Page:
Then Two Sons returned and offloaded all the stuff they brought back from San Diego into the cleaned garage and spent the night and left the next day for Florida because Youngest Son has stored household items from his move before moving to San Diego. Now we have boxes and bins and a motorcycle. And a very small garage.
So while Two Sons were gone, Husband and I cleaned more. And since the Writing Office was empty of sofa and since we hadn’t filled it back up, it seemed a perfect time to do some painting. We began with a base coat.
Notice the small rectangular shadowed spot at the bottom corner of the window. That’s a faceplate for a plug. I took said faceplate off so I could paint around it. Simple, right? A bee flew out. Okay…. That set off a flurry of activity. We shooed the bee out an opened window and put the faceplate back on and looked out the window you see here and a swarm of bees were lining up at the edge of the roof below the gutter as if it were a runway. It was. We had a wall full of bees. We could hear them if we lay an ear to the plaster wall. We hadn’t before but then who listens to a wall?
At about that time, the Two Sons returned from Florida with more stuff and with moving and layering and a big trailer and all that, we finally got around to finding a bee removal company on Monday. They came. Yes, we had a wall of bees. But they were booked (seems June is big bee time in Kansas City). They could come on Thursday. Early? Can you come early? we asked. We were leaving to fly to grandson’s wedding in San Diego on Thursday. Ah, yes, that’s an added piece of adventure. Husband and I were presiding at said wedding and since it was Younger Son’s son, well, we were all going. A friend, bless friends, came to babysit the house and the bee removers and the bees until they were finished so we could leave. For the airport. (And if you are really really interested, we have a zip file of photos the bee removers took of the process — they removed the interior wall, the bees, and about 60 pounds of honey.)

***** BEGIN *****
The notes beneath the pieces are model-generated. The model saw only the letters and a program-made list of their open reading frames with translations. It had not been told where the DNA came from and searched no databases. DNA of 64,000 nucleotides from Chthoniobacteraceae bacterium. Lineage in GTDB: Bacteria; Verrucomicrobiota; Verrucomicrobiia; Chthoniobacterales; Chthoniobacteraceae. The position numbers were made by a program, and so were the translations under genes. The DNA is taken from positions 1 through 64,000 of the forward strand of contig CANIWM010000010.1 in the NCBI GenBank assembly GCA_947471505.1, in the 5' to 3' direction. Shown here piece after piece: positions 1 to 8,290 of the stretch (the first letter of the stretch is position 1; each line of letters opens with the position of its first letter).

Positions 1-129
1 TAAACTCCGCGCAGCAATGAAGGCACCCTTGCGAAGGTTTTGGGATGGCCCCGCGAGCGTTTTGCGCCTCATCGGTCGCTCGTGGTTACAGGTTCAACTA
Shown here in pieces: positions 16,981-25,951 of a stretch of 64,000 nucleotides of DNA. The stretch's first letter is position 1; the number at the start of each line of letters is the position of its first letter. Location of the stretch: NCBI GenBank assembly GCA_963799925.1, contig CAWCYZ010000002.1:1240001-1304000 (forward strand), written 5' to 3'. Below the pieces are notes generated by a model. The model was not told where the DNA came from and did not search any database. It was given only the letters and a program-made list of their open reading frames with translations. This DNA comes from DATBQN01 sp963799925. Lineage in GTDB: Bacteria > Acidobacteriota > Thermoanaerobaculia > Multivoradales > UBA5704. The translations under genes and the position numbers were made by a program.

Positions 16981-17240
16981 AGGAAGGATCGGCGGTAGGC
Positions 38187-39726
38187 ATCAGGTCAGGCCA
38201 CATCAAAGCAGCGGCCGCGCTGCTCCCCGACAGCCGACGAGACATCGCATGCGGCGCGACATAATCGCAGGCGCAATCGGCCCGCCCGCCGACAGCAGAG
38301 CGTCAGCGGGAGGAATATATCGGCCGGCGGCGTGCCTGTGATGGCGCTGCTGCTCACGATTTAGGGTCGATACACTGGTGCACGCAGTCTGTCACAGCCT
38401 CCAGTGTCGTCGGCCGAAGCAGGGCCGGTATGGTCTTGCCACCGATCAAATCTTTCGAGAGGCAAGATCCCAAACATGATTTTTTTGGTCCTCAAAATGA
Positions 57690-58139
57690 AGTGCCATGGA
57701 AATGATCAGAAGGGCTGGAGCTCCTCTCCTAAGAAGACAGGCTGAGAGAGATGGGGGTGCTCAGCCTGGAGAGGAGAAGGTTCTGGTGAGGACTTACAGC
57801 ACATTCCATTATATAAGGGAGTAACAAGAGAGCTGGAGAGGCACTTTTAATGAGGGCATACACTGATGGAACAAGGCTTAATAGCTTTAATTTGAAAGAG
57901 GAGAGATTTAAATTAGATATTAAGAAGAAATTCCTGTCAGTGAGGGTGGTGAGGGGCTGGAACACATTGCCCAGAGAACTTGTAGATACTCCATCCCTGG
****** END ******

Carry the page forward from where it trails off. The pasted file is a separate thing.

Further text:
We left the house in chaos and came back to chaos (the weekend in San Diego wonderful, the wedding wonderful, and if you’re interested there are photos on my Facebook page). All the books, the ones we didn’t toss, are congregated on one wall of what is no longer the Big Office but Younger Son’s bedroom and all the file cabinets which have been cleaned and purged are stacked along the wall with the pieces of a desk, and I can’t find anything.
And we have a room that has no wall against which nothing is stacked. I’d prefer a desk with computer. But not.
But no bees. Or honey. No sons either.
Two Sons went to Las Vegas with their dad, smart men, for a vacation. They will be back in a few days and in the meantime, we are resting. What more can we do? Except I can’t find the recently purchased bag of epsom salts to soak my resting body. As I said, I can’t find anything.
Younger son is a builder and Elder Son is an electrician so he will run wiring along the bottom edge of the studs so I can have another outlet (sans bees we hope) and Younger Son will put up sheet rock and paint and so mostly right now Husband and I are resting and searching for things. You don’t even want to see all the stuff stacked in our bedroom. I’ll spare you that shot.
We dragged all the unnecessary items stacked against the backyard gate out to curbside and Bulky Item Pickup picked up today. That’s done. And since I don’t have anything else to do, I mean how much resting can you do?? this seemed the perfect time to re-finish the old desk for the Writing Office. Might as well. It’s already on the back porch.
So while we wait, I’ll just be crazy. Might as well. It passes the time. .